- Robert Ford (outlaw)
Robert Newton Ford
Robert Ford, undated.
Born January 31, 1862
Ray County, Missouri, USA
Died June 8, 1892(aged 30)
Creede, Colorado, USA
Robert Newton "Bob" Ford (January 31, 1862 – June 8, 1892) was an American outlaw best known for killing his gang leader Jesse James in 1882. Ford was shot to death by Edward O'Kelley in his tent saloon with a shotgun blast to the front upper body. He was buried in Creede and later reburied at Richmond Cemetery in Ray County, with "The man who shot Jesse James" inscribed on his grave marker.
Robert Ford was born in Ray County, Missouri, to James Thomas Ford and his wife Mary Bruin. As a young man, he became an admirer of Jesse James for his war record and his celebrated criminal exploits. In 1880, he finally met James. Ford's brother Charles is believed to have taken part in the James gang's Blue Cut train robbery in Jackson County near Glendale, Missouri (now part of Independence), on September 7, 1881.
Joining the gang
In November 1881, James moved his family to St. Joseph, Missouri. He intended to give up crime but first wanted to stage one last robbery at Blue Cut, Missouri. The James gang had been greatly reduced in numbers by that time. Some had fled the gang in fear of prosecution, and many of the original members were either dead or in prison after a botched robbery in Northfield, Minnesota. After the train robbery, Frank James decided to retire from crime, settling in Lynchburg, Virginia.
By the spring of 1882, with his gang depleted by arrests, deaths, and defections, James thought that he could only trust the Ford brothers. Charles had been out on raids with James before, but Bob was an eager new recruit. The Fords resided in St. Joseph with the James family, where Jesse went by the alias of Thomas Howard. The Ford brothers passed themselves off as Bob and Charles Johnson, Howard's cousins.
Hoping to keep the gang alive, James invited the Fords to take part in the robbery of the Platte City Bank, but the brothers had already decided not to take part in the robbery in order to collect the $10,000 bounty placed on James by Missouri Governor Thomas T. Crittenden. Robert Ford had been brought into a meeting with Crittenden for being in the presence of Jesse James' cousin Wood Hite the day Hite was murdered. As a result, Crittenden promised Ford a full pardon if he would also kill Jesse James, who was by then the most wanted criminal in America. Crittenden had made capture of the James brothers his top priority; in his inaugural address he declared that no political motives could be allowed to keep them from justice. Barred by law from offering a sufficiently large reward, he had turned to the railroad and express corporations to put up a $5,000 bounty for each of them. President Ulysses S. Grant had also wanted James to be captured.
Killing Jesse James
On April 3, 1882, after eating breakfast, the Fords and James went into the living room in preparation for the trip to Platte City. James had just learned of gang member Dick Liddil's confession for participating in Hite's murder while reading the daily newspaper, and grew increasingly suspicious of the Fords for never reporting this matter to him. According to Robert Ford, it became clear to him that James had realized they were there to betray him. However, instead of scolding the Fords, James walked across the living room to lay his revolvers on a sofa. He then turned around and noticed a dusty picture above the mantle, and stood on a chair in order to clean it. Robert Ford then drew his weapon, and shot the unarmed Jesse James in the back of the head. James' wife Zerelda Mimms ran into the room and screamed, "You've killed him." Robert Ford's immediate response was, "I swear to God I didn't." After the assassination, the Fords wired Crittenden to claim their reward. They turned themselves in to the law, but they were dismayed to find that they were charged with first degree murder. In one day, the Ford brothers were indicted, pleaded guilty, and sentenced to death by hanging, but two hours later, Crittenden granted them a full pardon. Despite the deal that was made with Crittenden, the Ford brothers received only a fraction of the money they were originally promised.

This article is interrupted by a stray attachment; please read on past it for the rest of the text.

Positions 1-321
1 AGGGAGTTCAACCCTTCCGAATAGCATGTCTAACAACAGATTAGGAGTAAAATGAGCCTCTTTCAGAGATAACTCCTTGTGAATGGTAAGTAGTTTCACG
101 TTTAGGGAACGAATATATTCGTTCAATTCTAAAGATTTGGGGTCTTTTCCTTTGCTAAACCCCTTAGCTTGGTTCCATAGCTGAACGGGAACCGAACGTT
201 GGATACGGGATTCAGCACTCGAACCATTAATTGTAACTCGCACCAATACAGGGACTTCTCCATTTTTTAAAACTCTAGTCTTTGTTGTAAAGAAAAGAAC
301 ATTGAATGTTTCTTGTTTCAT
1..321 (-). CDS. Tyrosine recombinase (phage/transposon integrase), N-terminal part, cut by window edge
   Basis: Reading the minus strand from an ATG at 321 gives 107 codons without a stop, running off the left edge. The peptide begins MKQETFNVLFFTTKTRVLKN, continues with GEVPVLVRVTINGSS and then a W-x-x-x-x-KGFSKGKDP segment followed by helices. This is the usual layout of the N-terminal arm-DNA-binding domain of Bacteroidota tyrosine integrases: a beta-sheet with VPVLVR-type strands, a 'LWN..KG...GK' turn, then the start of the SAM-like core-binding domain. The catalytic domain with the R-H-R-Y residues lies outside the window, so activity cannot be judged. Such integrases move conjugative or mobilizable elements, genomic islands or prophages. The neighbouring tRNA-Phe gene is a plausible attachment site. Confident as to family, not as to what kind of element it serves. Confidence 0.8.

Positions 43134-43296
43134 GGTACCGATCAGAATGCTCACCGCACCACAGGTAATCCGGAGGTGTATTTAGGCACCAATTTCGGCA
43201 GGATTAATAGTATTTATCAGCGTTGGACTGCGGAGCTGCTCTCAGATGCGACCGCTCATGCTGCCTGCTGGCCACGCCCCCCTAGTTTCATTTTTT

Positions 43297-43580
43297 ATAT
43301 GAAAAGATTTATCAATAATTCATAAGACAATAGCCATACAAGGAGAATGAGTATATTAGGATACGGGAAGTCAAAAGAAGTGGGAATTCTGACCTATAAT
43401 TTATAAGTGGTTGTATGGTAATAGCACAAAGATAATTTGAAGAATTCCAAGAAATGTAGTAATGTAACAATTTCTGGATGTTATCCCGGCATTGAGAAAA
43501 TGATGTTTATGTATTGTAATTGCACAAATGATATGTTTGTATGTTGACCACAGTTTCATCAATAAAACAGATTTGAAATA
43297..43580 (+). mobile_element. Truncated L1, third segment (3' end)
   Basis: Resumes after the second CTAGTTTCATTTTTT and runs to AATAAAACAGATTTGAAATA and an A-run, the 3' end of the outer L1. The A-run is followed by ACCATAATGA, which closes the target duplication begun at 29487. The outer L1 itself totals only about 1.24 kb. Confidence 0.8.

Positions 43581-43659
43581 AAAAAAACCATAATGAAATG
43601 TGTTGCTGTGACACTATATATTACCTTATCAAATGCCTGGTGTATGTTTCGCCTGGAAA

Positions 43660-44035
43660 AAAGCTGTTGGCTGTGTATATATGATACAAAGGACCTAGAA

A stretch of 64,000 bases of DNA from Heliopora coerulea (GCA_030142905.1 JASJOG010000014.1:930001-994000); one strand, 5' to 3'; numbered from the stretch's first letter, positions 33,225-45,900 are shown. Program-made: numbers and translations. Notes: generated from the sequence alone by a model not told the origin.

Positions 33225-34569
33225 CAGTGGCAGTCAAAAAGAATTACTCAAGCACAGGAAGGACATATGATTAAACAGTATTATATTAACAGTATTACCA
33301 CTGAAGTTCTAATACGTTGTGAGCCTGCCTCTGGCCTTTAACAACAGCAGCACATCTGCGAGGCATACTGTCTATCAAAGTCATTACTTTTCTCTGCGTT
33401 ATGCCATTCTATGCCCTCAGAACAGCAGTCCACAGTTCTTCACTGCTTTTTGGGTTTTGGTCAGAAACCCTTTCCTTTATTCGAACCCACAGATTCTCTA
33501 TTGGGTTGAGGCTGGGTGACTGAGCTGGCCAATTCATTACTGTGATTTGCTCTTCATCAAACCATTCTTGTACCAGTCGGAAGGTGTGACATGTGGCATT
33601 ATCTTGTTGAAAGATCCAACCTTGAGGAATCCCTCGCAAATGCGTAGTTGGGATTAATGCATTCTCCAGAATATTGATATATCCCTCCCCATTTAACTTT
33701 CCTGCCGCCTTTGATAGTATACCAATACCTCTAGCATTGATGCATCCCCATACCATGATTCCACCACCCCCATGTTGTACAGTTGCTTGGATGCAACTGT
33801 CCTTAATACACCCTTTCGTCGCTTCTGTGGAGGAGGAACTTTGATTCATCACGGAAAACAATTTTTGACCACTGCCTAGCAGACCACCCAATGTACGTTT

Bob Ford earned his living by posing for photographs as "the man who killed Jesse James" in dime museums. He also appeared on stage with his brother Charles, reenacting the murder in a touring stage show, but his performance was not well received. Charles, terminally ill with tuberculosis and addicted to morphine, committed suicide on May 4, 1884. Soon afterward, Bob Ford and Dick Liddil relocated to Las Vegas, New Mexico where they opened a saloon. By early 1885, Bob Ford had become a Las Vegas city policeman. According to legend, Ford, unpopular with his constituents, was eventually goaded into a shooting contest with Jose Chavez y Chavez, a comrade-in-arms of Billy the Kid during the Lincoln County War. Ford shot at and missed a coin on a signpost, while Chavez hit his target. Ford claimed the match had been unfair, and Chavez promptly challenged him to a duel. Ford declined and immediately left town.
On the eve of Easter 1892, Ford and gunman Joe Palmer, a member of the Soapy Smith gang, were drinking in the local saloons and proceeded to shoot out windows and street lamps along Creede's Main Street. With the help of friends and business partners of Smith, they were soon allowed to return. Ford purchased a lot and on May 29, 1892, opened Ford's Exchange, said to have been a dance hall. Six days later, the entire business district, including Ford's Exchange, burned to the ground in a major fire. Ford opened a tent saloon until he could rebuild.
Three days after the fire, on June 8, 1892, Edward O'Kelley entered Ford's tent saloon with a shotgun. According to witnesses, Ford's back was turned. O'Kelley said, "Hello, Bob." As Ford turned to see who it was, O'Kelley fired both barrels, killing Ford instantly. O'Kelley became "the man who killed the man who killed Jesse James." O'Kelley's sentence was commuted because of a medical condition, and he was released on October 3, 1902. O'Kelley was killed on January 13, 1904 while trying to shoot a policeman.
- In the 1939 film Jesse James, Ford is played by John Carradine.